struct.pack oddity

Erik Johnson nobody at invalid.com
Tue Mar 13 17:55:54 CET 2007


"Dave Opstad" <dave.opstad at monotypeimaging.com> wrote in message
news:45f6bd4a$0$6972$afc38c87 at ...
> Is the lack of a struct.error when the byte-order mark is at the start
> of the format intentional? This seems like a bug to me, but maybe
> there's a subtlety here I'm not seeing.

    I am by no means any sort of expert on this module, but for what it's
worth, the behaviour is basically the same for my Python 2.4.3 under Cygwin
(except that there is no deprecation warning) and I agree with you: this
seems like a bug to me. Or maybe not technically a bug, but the behaviour
could be improved. I would expect to get the same struct.error in all three
cases:

$ python
Python 2.4.3 (#1, May 18 2006, 07:40:45)
[GCC 3.3.3 (cygwin special)] on cygwin
Type "help", "copyright", "credits" or "license" for more information.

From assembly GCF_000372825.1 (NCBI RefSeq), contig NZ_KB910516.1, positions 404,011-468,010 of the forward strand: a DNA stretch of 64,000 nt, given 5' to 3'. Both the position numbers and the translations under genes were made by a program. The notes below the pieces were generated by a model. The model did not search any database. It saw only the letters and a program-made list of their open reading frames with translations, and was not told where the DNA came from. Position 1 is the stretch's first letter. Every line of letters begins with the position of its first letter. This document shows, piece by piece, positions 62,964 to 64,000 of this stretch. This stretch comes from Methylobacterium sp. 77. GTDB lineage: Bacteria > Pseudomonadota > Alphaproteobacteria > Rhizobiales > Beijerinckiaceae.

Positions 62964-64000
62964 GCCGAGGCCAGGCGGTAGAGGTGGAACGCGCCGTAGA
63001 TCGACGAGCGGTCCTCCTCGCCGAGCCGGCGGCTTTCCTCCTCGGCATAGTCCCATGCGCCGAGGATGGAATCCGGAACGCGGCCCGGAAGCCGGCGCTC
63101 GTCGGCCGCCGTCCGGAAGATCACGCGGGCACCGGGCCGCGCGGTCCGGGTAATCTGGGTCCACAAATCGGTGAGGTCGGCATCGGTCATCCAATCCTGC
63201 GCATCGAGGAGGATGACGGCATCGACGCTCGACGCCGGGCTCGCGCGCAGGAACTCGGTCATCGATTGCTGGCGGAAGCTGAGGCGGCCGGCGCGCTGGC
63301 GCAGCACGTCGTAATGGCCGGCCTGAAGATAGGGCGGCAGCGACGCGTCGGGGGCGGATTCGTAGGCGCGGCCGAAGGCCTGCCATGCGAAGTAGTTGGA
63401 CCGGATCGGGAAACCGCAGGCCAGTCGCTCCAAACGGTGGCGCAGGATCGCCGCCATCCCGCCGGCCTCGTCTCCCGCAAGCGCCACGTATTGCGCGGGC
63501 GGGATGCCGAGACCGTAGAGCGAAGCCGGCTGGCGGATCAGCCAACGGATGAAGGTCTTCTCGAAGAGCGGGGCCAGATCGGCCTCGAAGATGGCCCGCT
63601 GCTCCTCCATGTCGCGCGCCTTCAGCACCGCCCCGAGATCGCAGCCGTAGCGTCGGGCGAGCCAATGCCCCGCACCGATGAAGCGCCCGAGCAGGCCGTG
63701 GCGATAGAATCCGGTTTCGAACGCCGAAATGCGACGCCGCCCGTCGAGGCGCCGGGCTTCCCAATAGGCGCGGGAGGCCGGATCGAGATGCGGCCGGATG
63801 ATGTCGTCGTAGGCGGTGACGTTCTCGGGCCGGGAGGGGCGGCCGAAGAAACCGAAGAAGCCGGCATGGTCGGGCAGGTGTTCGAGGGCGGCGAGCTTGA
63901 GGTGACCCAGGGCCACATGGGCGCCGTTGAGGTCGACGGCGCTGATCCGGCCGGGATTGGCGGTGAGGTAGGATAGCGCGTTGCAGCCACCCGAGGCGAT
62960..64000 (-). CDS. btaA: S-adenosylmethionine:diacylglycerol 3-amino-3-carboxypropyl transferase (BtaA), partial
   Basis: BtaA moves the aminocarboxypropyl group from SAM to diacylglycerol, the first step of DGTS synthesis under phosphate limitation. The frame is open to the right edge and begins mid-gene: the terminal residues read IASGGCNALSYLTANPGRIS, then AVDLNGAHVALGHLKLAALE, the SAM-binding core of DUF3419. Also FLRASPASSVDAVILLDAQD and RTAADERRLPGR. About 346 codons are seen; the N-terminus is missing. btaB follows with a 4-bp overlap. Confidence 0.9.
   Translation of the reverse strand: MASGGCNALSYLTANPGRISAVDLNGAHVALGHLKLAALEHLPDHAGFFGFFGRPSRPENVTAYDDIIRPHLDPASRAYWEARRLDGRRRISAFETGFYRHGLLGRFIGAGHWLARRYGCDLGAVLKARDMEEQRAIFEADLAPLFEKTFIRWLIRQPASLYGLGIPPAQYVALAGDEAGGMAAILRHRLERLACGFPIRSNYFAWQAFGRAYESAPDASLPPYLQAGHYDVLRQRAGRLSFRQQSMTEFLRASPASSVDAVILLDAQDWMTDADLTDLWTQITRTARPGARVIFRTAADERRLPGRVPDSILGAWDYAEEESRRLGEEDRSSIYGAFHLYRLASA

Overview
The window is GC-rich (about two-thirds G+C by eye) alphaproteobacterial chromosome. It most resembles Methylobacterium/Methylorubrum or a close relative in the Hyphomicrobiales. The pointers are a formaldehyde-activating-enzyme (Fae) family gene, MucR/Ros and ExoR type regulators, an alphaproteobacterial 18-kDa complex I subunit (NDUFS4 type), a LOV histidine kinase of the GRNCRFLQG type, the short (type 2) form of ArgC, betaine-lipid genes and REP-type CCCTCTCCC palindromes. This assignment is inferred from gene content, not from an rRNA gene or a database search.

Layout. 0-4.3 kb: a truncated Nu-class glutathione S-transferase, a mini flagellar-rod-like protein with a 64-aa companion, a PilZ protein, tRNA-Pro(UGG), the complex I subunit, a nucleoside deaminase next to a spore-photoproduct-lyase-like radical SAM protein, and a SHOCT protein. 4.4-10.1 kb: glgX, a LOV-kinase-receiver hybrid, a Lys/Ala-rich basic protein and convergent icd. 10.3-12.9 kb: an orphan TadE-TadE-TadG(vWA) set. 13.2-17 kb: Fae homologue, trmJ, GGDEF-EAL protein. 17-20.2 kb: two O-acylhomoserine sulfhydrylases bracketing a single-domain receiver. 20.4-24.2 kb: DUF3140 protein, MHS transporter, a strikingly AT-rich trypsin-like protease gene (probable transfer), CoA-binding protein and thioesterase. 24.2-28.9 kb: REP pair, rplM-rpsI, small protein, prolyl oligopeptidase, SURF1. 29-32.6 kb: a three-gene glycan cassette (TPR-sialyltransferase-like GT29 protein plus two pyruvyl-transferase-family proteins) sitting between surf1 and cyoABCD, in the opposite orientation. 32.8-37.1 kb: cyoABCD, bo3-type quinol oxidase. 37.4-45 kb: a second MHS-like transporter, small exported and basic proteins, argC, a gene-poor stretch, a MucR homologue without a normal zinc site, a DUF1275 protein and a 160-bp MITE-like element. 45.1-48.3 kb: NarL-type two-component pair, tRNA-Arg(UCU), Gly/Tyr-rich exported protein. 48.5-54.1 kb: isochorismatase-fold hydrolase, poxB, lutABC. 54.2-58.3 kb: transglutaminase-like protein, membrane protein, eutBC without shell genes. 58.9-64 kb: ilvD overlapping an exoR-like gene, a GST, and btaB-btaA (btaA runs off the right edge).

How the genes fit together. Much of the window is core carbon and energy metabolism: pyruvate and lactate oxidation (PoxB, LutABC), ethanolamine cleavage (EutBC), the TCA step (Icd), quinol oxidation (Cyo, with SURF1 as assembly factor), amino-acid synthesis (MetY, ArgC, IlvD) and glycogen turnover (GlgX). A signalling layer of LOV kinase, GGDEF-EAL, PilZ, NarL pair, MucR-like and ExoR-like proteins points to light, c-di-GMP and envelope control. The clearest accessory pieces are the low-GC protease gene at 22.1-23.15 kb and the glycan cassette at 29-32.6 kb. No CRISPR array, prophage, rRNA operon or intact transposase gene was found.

>>> from struct import *
>>> pack('H', 100000)
Traceback (most recent call last):
  File "<stdin>", line 1, in ?
struct.error: short format requires 0<=number<=USHRT_MAX
>>> pack('>H', 100000)
'\x86\xa0'
>>> pack('<H', 100000)
'\xa0\x86'
>>>

    There used to be a form at the bottom left of the main site:
www.python.org for reporting bugs, but that now seems to be used only for
reporting stuff about the web site itself.  The struct module comes from
struct.dll, so I can't see any comments about who wrote or maintains that
module.

    Barring anyone else disagreeing with classifying it as a bug, I would
suggest reporting it. Proper procedure for reporting a bug appears to be
covered in section B of the Python Library Reference:
http://docs.python.org/lib/reporting-bugs.html

Hope that helps,
-ej





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